woman to woman: we need to talk

I’m not sure, I ever saw other girls as competition, but I was certainly dismissive of them as a teenager.

rockstar dinosaur pirate princess

bullshit memeI didn’t have very many female friends as a young teenager. I didn’t have many male friends either, I have to say. A combination of moving around a lot and being pretty socially awkward and (with hindsight) not finding it easy to recognise people meant I found it hard to form close friendships. Or even casual ones. I was quite late into my teens before I found a group of friends (mainly thanks to Sir Terry Pratchett.)

When I DID meet this group of friends, it was largely boys from other schools (I went to an all girls school) with a smaller group of girls. When I went to university, again I struggled to make friends, and ended up hanging out mainly with a bunch of stoner dudes who thought it was hilarious to try and  get me to swear as I rarely used swear words (I blame them for…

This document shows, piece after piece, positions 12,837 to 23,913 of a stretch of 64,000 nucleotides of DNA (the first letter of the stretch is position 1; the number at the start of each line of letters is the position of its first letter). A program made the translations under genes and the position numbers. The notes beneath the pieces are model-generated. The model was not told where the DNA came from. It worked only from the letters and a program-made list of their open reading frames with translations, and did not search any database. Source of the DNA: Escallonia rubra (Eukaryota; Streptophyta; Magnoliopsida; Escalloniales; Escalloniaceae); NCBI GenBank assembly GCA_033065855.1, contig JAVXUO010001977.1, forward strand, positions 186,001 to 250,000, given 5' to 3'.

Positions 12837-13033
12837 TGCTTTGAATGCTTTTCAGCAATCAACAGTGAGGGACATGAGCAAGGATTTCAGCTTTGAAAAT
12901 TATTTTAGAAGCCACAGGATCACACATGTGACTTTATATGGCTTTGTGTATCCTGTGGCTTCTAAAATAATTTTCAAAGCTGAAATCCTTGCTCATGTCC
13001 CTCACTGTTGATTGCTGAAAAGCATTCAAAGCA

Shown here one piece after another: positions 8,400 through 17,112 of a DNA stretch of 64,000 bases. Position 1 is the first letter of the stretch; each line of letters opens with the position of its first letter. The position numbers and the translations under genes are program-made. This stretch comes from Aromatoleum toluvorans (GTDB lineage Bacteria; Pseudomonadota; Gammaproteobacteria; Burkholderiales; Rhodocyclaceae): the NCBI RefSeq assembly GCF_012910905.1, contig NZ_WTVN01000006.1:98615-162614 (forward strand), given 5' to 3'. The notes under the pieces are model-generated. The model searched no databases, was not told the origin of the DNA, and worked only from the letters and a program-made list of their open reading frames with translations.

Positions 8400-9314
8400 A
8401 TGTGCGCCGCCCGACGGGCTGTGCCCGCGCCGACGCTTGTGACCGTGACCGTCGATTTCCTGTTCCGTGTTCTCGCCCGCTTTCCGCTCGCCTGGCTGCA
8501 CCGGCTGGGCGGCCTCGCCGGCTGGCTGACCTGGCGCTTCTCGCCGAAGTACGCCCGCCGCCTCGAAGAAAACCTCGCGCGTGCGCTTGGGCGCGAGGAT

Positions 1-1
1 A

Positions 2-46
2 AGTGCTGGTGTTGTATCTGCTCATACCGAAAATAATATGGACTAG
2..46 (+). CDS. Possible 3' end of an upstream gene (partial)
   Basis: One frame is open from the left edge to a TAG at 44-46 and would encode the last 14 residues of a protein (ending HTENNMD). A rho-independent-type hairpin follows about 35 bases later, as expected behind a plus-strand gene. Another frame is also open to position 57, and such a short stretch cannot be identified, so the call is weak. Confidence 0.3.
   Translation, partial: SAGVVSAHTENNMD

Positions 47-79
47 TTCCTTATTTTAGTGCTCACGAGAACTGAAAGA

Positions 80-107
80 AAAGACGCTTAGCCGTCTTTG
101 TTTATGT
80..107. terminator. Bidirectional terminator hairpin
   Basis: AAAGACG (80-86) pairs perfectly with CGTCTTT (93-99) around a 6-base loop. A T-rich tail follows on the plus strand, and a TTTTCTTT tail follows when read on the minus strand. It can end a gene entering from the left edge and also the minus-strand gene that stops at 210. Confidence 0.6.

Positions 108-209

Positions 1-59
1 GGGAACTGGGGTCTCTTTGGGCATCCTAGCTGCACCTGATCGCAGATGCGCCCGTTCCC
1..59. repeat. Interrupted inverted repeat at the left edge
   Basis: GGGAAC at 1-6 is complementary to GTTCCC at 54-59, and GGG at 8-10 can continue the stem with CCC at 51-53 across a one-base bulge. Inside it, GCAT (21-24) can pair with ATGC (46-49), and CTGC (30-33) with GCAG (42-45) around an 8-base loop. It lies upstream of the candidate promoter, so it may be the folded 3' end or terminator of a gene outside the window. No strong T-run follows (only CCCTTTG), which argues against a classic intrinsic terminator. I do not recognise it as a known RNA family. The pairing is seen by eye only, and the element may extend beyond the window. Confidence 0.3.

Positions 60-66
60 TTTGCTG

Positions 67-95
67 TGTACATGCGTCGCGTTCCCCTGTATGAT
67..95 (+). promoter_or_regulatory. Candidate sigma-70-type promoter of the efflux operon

View original post 1,246 more words

Advertisements

Review: Spitfire Girl: My Life in the Sky

Spitfire Girl: My Life in the Sky by Jackie Moggridge My rating: 5 of 5 stars

Spitfire Girl: My Life in the Sky We had returned to a different world. We had taken off in peace at nine-thirty and landed in war at noon.Jackie Moggridge was just nineteen when World War Two broke out. Determined to do her bit, she joined the Air Transport Auxiliary. Ferrying aircraft from factory to frontline was dangerous work, but there was also fun, friendship and even love in the air. At last the world was opening up to women… or at least it seemed to be. From her first flight at fifteen to smuggling Spitfires into Burma, Jackie describes the trials and tribulations, successes and frustrations of her life in the sky.

An amazing book by an inspirational woman. Jackie came to England from South Africa in 1939 to further her flying experience and decided to stay and ‘do her bit’ when war broke out. The book chronicles her early flying lessons in South Africa, her wartime service in the WAAF and then ATA and also a few flying adventures afterwards. It saddens me that as soon as the war ended and they were no longer needed, women were pushed back into the kitchen and mostly stayed there for quite a few decades. Thank goodness for pioneers, such as the female Ata pilots who refused to be pigeonholed. Although Jackie died in 2004, she was an amazingly courageous woman and her legacy lives on. British book challenge